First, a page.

Tommy Watkins gets his chance to be a manager

Will lead Cedar Rapids Kernels, who begin their season Thursday night at Beloit

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CEDAR RAPIDS — This is not the same Tommy Watkins that was here two years ago.

First off, there is less of him. Playing a lot of pickup basketball has made him lean and mean.

Not really that last part. You won’t find a better, more personable guy.

Then there is the full beard. That’s a brand new thing.

So is his job title. A longtime player and coach in the Minnesota Twins organization, Watkins is a first-year manager, leading the 2017 Cedar Rapids Kernels.

Let’s just say he’s pumped for this opportunity. Cedar Rapids begins the 2017 Midwest League season with games Thursday and Friday nights at Beloit, with the home opener 5:05 Saturday afternoon against the Snappers.

“Yes, I always wanted this,” Watkins said. “I think the timing for it now was good. When I first started coaching, that first year, I wanted to manage, but I don’t think I was anywhere close to being ready. I think it’s a good time now.”

Watkins, 36, was drafted by the Twins in 1998 out of a high school in Fort Myers, Fla., and spent 12 seasons with them as an infielder, mostly in the minor leagues. He did get into nine big-league games in 2007.

Hired as a hitting coach following his playing career, “The Mayor,” as he is affectionately called, had a three-year stint with the Kernels from 2013 to 2015 and was at Double-A Chattanooga last season. Jeff Smith got promoted to the Twins major league staff in the offseason, opening a manager’s spot in Minnesota’s farm system.

That spot went to Watkins. He replaces good friend Jake Mauer, who managed the Kernels their first four years as a Twins affiliate.

Mauer is at Chattanooga this season. Doug Mientkiewicz, whom Watkins worked under last season, is at high-A Fort Myers.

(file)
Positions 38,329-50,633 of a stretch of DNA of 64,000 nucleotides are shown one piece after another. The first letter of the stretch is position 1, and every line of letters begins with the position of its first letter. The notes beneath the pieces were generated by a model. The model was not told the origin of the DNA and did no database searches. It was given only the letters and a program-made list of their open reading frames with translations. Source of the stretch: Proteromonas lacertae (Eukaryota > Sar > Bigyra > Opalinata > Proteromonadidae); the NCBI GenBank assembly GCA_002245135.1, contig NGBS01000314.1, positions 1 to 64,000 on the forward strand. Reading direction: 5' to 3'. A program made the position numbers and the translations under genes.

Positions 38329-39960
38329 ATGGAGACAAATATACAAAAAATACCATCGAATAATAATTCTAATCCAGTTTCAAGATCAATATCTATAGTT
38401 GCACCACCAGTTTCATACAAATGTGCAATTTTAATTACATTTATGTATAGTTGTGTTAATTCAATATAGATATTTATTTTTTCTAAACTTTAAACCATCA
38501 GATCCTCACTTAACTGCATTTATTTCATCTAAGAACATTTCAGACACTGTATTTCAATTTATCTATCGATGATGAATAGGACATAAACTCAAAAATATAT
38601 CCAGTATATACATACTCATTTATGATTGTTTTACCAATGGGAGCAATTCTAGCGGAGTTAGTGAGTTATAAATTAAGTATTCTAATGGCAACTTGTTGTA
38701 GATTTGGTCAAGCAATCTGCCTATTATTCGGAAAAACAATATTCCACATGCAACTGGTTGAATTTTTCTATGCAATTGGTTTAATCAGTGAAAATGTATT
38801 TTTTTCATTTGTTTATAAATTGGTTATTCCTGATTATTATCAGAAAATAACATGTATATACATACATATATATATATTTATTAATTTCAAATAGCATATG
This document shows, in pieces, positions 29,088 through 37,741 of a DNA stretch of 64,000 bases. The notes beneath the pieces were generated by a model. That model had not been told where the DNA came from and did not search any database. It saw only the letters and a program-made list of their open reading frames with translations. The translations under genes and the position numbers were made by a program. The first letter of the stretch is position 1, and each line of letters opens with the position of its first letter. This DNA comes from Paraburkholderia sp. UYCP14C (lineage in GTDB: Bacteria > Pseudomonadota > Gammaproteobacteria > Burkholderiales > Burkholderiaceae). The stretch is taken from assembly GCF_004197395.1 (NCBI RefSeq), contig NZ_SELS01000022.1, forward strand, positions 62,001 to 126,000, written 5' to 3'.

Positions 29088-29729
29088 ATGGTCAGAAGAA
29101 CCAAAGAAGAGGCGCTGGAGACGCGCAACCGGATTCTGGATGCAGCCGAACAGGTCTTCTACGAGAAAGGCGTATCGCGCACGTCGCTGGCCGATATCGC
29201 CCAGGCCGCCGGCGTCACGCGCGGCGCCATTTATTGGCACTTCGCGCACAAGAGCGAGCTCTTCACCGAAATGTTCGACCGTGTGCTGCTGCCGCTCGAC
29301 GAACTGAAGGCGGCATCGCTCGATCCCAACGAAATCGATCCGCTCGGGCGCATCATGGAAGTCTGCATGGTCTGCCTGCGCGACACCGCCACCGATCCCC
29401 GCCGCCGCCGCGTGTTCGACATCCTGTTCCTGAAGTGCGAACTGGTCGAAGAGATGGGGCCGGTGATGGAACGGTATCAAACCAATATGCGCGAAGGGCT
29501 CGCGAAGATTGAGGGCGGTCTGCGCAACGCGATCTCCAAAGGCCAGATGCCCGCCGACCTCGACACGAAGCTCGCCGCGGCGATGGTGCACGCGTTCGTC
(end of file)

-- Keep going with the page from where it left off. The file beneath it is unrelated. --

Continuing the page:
“Spring training was good,” Watkins said. “Don’t know how to explain it. It was a lot of fun just getting used to running the club. Now is the time to see how it really is, I guess. I just followed Doug and Jake around a lot of spring training. I’m excited to be here, though.

“It’s always good to be in a familiar place. I’ve been in the league six years, so just knowing this league, being in Cedar Rapids three years in the past will help a lot. You know, I feel at home here. That should help a lot.”

So should the return of hitting coach Brian Dinkelman and pitching coach J.P. Martinez. Their familiarity with the Midwest League should be a boon and allow Watkins to adjust to his new role.

Watkins feels he will be able to use things learned from guys like Mauer and Mientkiewicz to be successful in developing players and winning games.

“Just working under different managers helped,” Watkins said. “Just seeing how they do things. Working for Jake and Doug, they let the coaches work. So I think that’s one thing I’ll do. J.P., the pitchers are his. I’ll have my say, but he’s with them every day. Just like Dink, too. He’s with the hitters every day. You’ve got to let them do their jobs. I’ll just help out when I can, and give them my input.”

Watkins said he has been impressed by the addition of Chief Baseball Officer Derek Falvey and General Manager Thad Levine to the Twins organization. They have brought new ideas, including at the minor-league level.

“It has changed, just because you’ve got different faces up there,” he said. “These guys are good people, and they want good people to be around them. I see this as a change for the better. I feel like this organization is on the up.”

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